SYDNEY (AFP) — Native Australian animals are at increased risk of extinction due to climate change, according to a report released Tuesday which found invasive species could benefit from rising temperatures.
Species at risk from higher temperatures and lower rainfall include the kangaroo-like rock wallaby, the rabbit-eared bilby and the quoll, a native cat, the report by environmental group WWF Australia said.
These animals are already battling bushfires, loss of habitat and introduced predators such as the cane toad and the European fox — threats which are likely to be exacerbated by climate change, it said.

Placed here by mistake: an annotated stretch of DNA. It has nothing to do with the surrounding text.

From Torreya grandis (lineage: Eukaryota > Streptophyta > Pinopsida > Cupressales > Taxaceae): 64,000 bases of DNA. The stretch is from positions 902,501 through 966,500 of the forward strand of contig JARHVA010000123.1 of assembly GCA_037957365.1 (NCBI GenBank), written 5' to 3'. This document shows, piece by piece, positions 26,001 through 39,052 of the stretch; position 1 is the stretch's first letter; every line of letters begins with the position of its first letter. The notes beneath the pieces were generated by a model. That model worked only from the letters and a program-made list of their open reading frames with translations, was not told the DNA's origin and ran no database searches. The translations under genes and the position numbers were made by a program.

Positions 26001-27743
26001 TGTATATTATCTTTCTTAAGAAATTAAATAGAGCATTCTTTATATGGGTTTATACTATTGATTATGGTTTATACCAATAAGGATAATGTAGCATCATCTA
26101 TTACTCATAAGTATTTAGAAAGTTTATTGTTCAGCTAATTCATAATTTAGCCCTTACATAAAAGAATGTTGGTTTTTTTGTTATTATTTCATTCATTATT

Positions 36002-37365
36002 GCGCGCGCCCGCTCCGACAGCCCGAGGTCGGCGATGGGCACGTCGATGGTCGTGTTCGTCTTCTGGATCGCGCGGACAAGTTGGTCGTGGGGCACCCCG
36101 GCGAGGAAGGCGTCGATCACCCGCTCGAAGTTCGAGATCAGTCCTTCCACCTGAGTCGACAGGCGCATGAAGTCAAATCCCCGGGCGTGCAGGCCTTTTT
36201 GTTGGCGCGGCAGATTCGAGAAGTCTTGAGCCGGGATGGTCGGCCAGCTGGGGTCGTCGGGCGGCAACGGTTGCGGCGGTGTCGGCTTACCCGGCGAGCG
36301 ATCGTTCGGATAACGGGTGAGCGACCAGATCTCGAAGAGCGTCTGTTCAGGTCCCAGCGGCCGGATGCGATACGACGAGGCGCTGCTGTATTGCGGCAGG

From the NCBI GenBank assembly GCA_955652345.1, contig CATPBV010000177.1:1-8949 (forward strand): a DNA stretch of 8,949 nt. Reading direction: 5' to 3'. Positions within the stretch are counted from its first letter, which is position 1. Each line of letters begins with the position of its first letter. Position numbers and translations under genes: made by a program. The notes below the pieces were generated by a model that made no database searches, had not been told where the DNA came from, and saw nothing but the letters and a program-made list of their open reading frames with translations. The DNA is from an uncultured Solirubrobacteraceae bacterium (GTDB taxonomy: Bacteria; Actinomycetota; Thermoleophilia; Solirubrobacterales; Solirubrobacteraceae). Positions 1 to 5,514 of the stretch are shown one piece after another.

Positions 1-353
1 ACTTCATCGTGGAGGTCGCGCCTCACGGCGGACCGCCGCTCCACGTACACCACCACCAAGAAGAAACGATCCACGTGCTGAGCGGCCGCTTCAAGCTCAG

“The early signs are that climate change is likely to make all of the existing threats to species worse,” it said.
“As humans respond to changes in climate, agricultural expansion into parts of Australia, such as the northern savannahs, that are predicted to have more rainfall, will mean old threats to species in new places.”
The report said weeds and pests were able to colonise new habitats quickly and even favoured changing conditions.
“The threat posed by invasive species could increase with climate change,” it said. “Pests such as the cane toad will thrive in warmer conditions and move into new areas.”
WWF spokeswoman Tammie Matson said the country already has the worst rate of mammal extinction in the world, with close to 40 percent of global mammal extinctions in the last 200 years.